In all 3 passages, Jesus identifies the first and second riders in their appropriate order and the identity of the first horsemen is clear: a group of “many” false Christ figures who will deceive many people in the world (the fact that there are many of these figures is yet another reason why interpreting the Rider of the White horse as the Antichrist, an individual man, fails). What is also emphasized is that when this seal’s horseman is released onto the world, it is not the end times. The end times have not started at this point. This also harmonizes with what we see in Revelation 5 and 6, since John sees Jesus take the book right after His resurrection and Ascension. The book is opened right after Jesus took the throne, almost 2000 years ago.
I’ve never been inspected WRT my staff, but if I was – well, the inspector happened to come during the 10 hours a week when the international student happened to be working. Couldn’t get away with that one if the employee’s an illegal, hence why I wouldn’t risk it, but a lot of restaurants/takeaways would: keep all the illegals in the back and if an inspector comes they all do a runner out the fire exit. The takeaway next door to me already has a staff half full of illegals. A rise in the minimum wage would result in them hiring 1 or 2 employees on the books to look legit and the rest illegals.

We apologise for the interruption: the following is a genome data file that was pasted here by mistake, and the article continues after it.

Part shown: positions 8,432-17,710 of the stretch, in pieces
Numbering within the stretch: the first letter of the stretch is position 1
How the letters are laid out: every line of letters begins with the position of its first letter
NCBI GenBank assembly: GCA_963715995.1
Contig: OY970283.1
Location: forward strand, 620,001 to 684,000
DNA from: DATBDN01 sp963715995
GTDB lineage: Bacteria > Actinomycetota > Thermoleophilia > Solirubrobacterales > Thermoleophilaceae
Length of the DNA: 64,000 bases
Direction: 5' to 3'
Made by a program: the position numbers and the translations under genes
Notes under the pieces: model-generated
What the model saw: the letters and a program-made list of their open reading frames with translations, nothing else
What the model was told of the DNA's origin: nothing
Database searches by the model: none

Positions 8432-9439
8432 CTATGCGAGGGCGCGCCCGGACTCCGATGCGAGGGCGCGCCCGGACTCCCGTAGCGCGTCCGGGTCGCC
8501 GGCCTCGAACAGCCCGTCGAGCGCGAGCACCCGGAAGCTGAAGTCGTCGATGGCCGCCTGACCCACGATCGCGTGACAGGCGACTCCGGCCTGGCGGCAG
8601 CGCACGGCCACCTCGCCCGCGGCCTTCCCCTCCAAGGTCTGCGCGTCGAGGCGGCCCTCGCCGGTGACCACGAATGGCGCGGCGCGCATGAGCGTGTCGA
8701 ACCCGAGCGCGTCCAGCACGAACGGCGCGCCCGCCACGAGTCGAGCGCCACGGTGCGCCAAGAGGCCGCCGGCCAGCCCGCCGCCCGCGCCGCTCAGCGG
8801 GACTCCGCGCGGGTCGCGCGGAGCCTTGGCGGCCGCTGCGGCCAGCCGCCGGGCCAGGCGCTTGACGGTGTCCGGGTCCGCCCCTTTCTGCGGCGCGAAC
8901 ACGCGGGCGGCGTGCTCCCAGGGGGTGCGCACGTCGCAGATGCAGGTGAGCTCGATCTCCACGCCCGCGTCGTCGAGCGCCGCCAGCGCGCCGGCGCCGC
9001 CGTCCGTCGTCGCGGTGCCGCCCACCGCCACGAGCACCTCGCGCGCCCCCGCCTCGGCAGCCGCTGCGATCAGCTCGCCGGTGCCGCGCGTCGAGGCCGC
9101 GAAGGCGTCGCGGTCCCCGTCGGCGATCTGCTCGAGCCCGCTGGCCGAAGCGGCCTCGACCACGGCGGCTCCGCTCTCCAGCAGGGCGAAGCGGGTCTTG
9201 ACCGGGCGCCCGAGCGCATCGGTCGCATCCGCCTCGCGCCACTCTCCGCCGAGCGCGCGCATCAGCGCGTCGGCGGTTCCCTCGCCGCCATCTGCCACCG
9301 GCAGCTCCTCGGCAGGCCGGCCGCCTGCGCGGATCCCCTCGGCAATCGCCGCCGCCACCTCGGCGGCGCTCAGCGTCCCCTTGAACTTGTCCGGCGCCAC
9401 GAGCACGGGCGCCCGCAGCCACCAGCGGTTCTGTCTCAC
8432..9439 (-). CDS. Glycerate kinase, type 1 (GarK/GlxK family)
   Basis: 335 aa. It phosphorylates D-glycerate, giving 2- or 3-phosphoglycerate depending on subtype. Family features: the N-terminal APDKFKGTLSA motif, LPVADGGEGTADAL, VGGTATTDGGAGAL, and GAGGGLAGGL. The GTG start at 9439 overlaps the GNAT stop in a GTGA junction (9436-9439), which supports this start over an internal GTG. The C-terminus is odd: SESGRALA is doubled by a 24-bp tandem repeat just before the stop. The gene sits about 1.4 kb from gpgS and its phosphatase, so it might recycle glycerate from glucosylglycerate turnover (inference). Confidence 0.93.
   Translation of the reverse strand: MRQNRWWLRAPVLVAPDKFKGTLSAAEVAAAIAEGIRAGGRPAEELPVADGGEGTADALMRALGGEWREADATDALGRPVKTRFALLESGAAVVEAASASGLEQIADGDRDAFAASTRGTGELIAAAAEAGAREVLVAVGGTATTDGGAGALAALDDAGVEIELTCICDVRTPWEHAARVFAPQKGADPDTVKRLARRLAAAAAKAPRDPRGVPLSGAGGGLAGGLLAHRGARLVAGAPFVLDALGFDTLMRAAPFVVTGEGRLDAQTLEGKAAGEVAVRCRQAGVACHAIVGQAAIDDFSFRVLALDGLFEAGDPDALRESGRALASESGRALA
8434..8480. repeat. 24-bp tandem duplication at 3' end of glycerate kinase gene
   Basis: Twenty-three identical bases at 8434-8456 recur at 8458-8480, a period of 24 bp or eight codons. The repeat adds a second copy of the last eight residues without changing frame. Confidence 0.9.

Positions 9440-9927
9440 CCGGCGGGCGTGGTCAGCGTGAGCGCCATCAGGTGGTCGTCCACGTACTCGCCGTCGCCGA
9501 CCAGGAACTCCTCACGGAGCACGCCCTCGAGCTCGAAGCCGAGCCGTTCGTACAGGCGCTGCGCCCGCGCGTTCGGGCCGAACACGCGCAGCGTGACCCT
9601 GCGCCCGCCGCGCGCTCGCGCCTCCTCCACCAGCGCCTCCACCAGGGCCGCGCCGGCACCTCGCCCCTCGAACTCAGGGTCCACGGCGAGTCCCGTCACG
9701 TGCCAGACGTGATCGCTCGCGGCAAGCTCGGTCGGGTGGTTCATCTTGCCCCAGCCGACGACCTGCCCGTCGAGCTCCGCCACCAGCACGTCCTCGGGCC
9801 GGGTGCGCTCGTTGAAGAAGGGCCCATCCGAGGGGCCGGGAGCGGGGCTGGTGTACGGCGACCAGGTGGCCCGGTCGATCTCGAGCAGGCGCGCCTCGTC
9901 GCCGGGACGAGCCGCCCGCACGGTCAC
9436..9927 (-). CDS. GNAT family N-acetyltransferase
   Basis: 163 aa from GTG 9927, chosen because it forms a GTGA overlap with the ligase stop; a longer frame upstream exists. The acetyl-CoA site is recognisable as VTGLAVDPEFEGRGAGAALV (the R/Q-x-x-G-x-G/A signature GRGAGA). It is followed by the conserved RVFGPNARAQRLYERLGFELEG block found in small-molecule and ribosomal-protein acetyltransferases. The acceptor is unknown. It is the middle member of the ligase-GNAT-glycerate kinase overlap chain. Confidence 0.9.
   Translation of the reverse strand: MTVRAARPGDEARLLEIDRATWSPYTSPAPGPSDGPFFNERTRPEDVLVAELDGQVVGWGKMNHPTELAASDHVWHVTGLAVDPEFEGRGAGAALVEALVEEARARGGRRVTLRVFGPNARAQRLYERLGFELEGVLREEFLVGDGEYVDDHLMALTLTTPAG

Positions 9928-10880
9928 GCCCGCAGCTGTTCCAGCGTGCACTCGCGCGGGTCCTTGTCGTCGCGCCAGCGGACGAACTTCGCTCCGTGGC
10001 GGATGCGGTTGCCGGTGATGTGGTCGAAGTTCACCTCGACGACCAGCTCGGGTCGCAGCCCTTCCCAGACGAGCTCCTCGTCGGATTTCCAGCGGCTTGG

While mayor, Mike McGinn tried to increase the number of permitted tent cities, but the City Council (with the support of then-candidate Ed Murray) put the kibosh on that idea. The following year, at a task force’s behest, Murray decided that more tent cities were a good idea after all, and used the failed 2013 legislation as the basis for his own similar proposal. According to that task force, “small houses” in authorized homeless encampments could “create alternative housing options for people who are homeless” and “define [a] path from encampment community to transitional/subsidized housing.” With McGinn out of the picture, Murray doing the asking, and Kshama Sawant newly elected to Richard Conlin’s former Council seat, the city legislature’s more conservative members changed their minds, too, and by 2015 city-sponsored tent cities had opened in Ballard and Interbay. Four more would follow, first in Othello and later at Myers Way, Licton Springs, and Georgetown, where Odom would eventually find his tiny home.